Leadership does not have to be lonely

People often say, “Leadership is a lonely place.” I certainly understand why many believe that. As a leader, you must make tough decisions to implement your vision. Resistance can be demoralizing and frustrating, especially when you see clearly how you can move from where you are to where you want to be but feel like you’re getting pushback at every turn. This environment contributes to feeling alone.

I had a meeting with a young leader who was trying to create change. He told me that he often feels alone. He explained the many challenges he’s faced trying to create transformational change. Such challenges are amplified for minorities and women in a white-male-dominated culture, where people can sometimes resent the position that you are in because of their own close-mindedness and bias, resulting in disrespect for your authority.

I personally have been in situations where I have worked to create change and received resistance and even slander and sabotage. Although I have had moments when I felt alone and discouraged, I have been able to overcome such moments by leveraging the five techniques below. These tactics have helped to empower my leadership and make it less lonely and more impactful. I am confident that they will help you, as well.

Don’t take things personally

One of my favorite books is “The Four Agreements,” by Don Miguel Ruiz. He reminds people not to take anything personally. He encourages people to realize that what others say and do reflects their own reality. That is an important perspective because not everyone is kind. I often ask myself not what is wrong with someone, but what has happened to them. That puts me in the position of empathy and allows me to not take things personally.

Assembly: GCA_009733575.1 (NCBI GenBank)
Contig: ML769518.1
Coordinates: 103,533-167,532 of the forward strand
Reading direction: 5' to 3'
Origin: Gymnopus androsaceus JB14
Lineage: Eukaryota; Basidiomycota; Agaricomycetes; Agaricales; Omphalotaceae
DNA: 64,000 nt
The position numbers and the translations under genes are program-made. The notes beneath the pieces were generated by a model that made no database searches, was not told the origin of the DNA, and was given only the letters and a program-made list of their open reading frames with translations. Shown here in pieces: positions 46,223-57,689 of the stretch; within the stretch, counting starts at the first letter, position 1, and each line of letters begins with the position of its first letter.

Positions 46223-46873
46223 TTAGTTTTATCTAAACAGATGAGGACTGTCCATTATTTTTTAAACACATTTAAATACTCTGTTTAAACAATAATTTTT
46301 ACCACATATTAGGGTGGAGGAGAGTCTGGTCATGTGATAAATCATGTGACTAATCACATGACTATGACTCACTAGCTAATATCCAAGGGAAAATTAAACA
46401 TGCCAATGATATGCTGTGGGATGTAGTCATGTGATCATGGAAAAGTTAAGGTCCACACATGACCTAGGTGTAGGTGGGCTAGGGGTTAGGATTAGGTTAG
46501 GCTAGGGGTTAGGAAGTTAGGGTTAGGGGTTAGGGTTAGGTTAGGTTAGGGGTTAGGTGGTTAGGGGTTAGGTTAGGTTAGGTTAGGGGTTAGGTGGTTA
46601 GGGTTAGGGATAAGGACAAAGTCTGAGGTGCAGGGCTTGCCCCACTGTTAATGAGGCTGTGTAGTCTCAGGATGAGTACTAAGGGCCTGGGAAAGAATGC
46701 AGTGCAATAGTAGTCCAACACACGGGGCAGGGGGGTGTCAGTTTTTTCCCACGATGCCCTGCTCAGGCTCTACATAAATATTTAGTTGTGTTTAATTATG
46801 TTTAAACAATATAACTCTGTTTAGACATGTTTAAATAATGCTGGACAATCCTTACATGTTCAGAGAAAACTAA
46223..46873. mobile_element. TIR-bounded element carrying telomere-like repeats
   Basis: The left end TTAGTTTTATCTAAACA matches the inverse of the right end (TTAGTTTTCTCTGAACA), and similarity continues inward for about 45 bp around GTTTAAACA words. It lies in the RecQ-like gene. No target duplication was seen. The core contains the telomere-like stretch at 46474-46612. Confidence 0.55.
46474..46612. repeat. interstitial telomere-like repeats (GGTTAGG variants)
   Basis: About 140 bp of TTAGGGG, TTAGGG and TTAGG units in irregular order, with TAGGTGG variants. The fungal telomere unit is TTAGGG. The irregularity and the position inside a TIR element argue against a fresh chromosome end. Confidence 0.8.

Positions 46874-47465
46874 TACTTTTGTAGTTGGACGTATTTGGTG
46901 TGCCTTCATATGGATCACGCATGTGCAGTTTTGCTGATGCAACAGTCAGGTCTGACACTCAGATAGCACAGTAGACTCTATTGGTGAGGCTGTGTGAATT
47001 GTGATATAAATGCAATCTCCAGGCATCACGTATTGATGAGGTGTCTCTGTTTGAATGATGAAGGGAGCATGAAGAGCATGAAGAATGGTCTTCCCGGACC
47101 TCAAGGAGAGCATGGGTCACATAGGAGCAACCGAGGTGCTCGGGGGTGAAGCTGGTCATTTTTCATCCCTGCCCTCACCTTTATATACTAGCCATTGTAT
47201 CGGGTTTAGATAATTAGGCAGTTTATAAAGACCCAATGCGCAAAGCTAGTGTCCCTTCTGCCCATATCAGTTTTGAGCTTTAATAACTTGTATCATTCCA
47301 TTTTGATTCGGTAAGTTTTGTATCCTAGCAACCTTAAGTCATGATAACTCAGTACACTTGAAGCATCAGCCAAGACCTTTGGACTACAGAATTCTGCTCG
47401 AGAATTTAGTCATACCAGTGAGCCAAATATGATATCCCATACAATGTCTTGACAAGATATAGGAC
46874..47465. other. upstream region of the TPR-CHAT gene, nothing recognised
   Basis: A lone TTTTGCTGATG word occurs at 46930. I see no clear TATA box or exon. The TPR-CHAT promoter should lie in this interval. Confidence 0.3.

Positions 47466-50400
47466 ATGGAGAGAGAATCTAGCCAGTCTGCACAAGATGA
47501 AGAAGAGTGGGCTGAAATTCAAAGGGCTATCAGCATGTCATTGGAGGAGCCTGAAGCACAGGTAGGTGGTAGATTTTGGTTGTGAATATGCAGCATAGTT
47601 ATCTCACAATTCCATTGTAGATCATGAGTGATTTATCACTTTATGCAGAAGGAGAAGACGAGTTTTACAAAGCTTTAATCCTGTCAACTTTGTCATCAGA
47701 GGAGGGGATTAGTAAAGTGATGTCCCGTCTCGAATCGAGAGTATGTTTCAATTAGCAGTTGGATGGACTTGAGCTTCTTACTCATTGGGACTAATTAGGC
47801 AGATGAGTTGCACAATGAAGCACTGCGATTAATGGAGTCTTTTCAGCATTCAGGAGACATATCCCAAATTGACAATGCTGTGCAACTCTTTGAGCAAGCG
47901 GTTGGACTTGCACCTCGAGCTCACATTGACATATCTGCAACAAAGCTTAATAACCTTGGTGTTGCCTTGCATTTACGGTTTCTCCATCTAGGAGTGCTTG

Have a mentor/coach

Having a coach or mentor — someone that you can bounce things off, someone who can support you when you are right and correct you when you are wrong — is critical. I find it helpful to have positive people around me who give me perspective and help to lead me in the right direction. This could be a friend, family member, other leader, etc.

Count your blessings

One way to create joy and remain motivated is to count your blessings daily. When you are more grateful, you are in a better position to connect with yourself and others. This practice can do wonders, as we all have many things to be grateful for.

Leverage your faith

As a Christian, my faith plays a big part in all that I do. Having a higher power in my life reminds me that I am never alone and empowers me to lead courageously despite challenges or setbacks. I know through faith that everything will work out for my good. Whatever your faith, leverage it to empower yourself as a leader.

Remember your why

Remembering why you do what you do is the engine that keeps you motivated no matter what and keeps you connected. When what you are doing is bigger than you and you are leading to a higher goal, this focus keeps you energized, connected and motivated.

I encourage you to leverage some of these simple practices to keep you motivated and even create your own that work for you. At the end of the day, you are not alone. ●

Carlos T. Carter is president and CEO of Urban League of Greater Pittsburgh

Carlos T. Carter

President and CEO

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